shutterstock_167533097Every once in a while, I like to sit back and consider whether there are any consistent challenges with which I’m being approached by new clients. There’s often a lot for me to learn from patterns in my practice over time.

This spring, without question, the number one issue faced by every new client in my coaching practice has been a deep sense of loneliness, alienation, and an absence of community.

If you think about it, that’s pretty extraordinary given the times we live in.

We are all on Facebook virtually non-stop, sharing our lives in images on Instagram, and updating our latest thoughts every few minutes on Twitter.

For most of us, there are very few aspects of our lives that aren’t shared with everyone we know, and many people we don’t, online.

And yet, many of us feel more lonely than ever before.

Why?

My own theory, which has some basis in studies on the functioning of the limbic brain, is that we need live, in person, face-to-face connection to feel that we are seen, heard and matter.

Without face-to-face connection, we are missing out on a critical part of what we need to thrive. (tweet this!)

And social media has made us lazy. Why would we bother picking up the phone, meeting for coffee, or dropping by a friend’s house when we already know what they’re doing right this second because they’ve just selfied it?

Maybe because there’s no substitute for the real thing.

It’s awfully hard to get the truth of what’s really going on with someone based on their social media profiles. You can’t see online all those tell-tale changes in expression, attempts to hide sadness, or inklings of what really hurts that you can grasp immediately by the way a friend just shifts in her chair over lunch.

And the give and take of live conversation that allows you to be heard and to listen and to process in real time provides us all with a resonance– that sense of “being seen”– that we all really need.

If you’re feeling alienated and alone this week, here’s four tips I give to my clients that you can apply to your own life to change that right now.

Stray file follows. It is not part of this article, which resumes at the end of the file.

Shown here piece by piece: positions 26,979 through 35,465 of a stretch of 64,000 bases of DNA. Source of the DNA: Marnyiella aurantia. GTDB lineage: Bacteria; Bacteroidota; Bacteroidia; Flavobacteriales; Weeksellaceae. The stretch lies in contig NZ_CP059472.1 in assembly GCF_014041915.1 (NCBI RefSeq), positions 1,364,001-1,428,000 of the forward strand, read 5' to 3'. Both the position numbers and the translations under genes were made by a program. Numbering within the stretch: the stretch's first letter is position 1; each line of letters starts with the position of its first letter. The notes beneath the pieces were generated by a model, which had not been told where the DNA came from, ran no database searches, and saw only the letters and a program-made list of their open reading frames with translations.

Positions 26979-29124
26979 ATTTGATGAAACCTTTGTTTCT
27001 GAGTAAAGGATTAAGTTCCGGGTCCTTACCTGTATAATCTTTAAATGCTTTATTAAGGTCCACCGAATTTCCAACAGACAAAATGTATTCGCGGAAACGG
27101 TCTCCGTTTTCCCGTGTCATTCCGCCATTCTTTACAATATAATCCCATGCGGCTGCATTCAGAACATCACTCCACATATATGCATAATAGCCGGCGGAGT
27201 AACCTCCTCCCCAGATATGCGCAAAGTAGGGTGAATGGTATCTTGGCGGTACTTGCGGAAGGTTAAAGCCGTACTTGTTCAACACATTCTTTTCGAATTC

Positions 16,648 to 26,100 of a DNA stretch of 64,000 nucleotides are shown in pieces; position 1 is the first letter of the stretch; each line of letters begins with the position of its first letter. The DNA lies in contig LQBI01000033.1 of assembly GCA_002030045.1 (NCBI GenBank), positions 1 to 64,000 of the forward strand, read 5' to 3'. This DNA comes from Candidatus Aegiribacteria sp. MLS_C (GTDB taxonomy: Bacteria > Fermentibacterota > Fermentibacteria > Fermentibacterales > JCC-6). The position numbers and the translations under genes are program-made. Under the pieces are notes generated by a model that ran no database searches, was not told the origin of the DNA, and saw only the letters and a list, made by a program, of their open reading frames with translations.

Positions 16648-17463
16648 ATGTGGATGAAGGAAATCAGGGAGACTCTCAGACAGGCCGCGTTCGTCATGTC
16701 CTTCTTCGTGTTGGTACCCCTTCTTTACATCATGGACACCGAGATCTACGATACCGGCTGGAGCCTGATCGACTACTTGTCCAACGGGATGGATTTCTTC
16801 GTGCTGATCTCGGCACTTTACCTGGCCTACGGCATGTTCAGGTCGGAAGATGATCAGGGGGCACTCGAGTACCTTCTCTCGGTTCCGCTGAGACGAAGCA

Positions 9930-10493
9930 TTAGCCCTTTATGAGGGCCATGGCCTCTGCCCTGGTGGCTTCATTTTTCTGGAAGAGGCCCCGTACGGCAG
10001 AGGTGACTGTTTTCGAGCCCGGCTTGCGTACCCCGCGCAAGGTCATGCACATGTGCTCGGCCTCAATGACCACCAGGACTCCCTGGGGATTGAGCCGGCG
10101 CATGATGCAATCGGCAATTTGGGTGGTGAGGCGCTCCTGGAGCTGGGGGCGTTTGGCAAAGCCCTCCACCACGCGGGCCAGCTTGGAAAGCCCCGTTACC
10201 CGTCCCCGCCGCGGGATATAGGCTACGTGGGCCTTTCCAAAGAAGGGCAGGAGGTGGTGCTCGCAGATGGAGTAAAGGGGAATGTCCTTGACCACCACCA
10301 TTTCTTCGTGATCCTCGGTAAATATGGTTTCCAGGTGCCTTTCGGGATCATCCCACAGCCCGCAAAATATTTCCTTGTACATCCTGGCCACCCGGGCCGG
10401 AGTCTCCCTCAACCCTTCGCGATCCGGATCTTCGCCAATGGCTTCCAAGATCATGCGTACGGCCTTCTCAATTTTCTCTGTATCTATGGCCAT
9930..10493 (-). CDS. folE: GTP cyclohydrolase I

1) Take a break from social media. I’m experimenting this week with checking social media twice a day, because I found that the constant stream of information was actually giving me a headache by mid-afternoon– even though I routinely don’t check my phone, my email or any social platforms from 8 p.m. until 7 a.m. daily. Staying off social media reminds you that you have other options to connect.

2) Make plans for dinner with a friend you haven’t seen in awhile. I did this myself just last week, and I felt like a new person after just two hours over a great meal with one of my best friends. We both unloaded a lot of stress that we’d been carrying around for a while simply by giving voice to it and getting advice in return. I repeat: there’s no substitute for face-to-face communication.

3) When you feel alone, pick up the phone. It doesn’t matter if you leave six voicemail messages for six different people– you’ll be letting them know that you are thinking of them and that they matter to you. Giving connection is a surefire way to get it in return.

4) Find an event or a class that interests you, and go (and go again). This is the number one strategy I’ve been giving to lonely clients in recent weeks. Exploring new communities of people who share a common interest is an easy way to build new friendships, and create a sense of community in your own life. Putting oneself out there to make new connections is worth the effort, no matter where you find yourself in life.

In the comments below, I’d love to hear how you are pursuing and maintaining connection in your life, and how you’ve succeeded in maintaining your support network over time.

Wishing you a wonderful week of connecting with those who matter most.

XOXO E

PS. Did you catch me on Daily Worth this week? Thanks to my awesome bookkeeper, Justine Lackey of Good Cents Bookkeeping, for including me in her profile of rising entrepreneurs. You can read the Daily Worth article here.

PPS. Are you a woman who is the primary breadwinner in your household? I’m looking to interview primary breadwinning women for a new project I’m working on, and I’m raffling off a free coaching session for those who participate. Interested? Contact me here.

 

 

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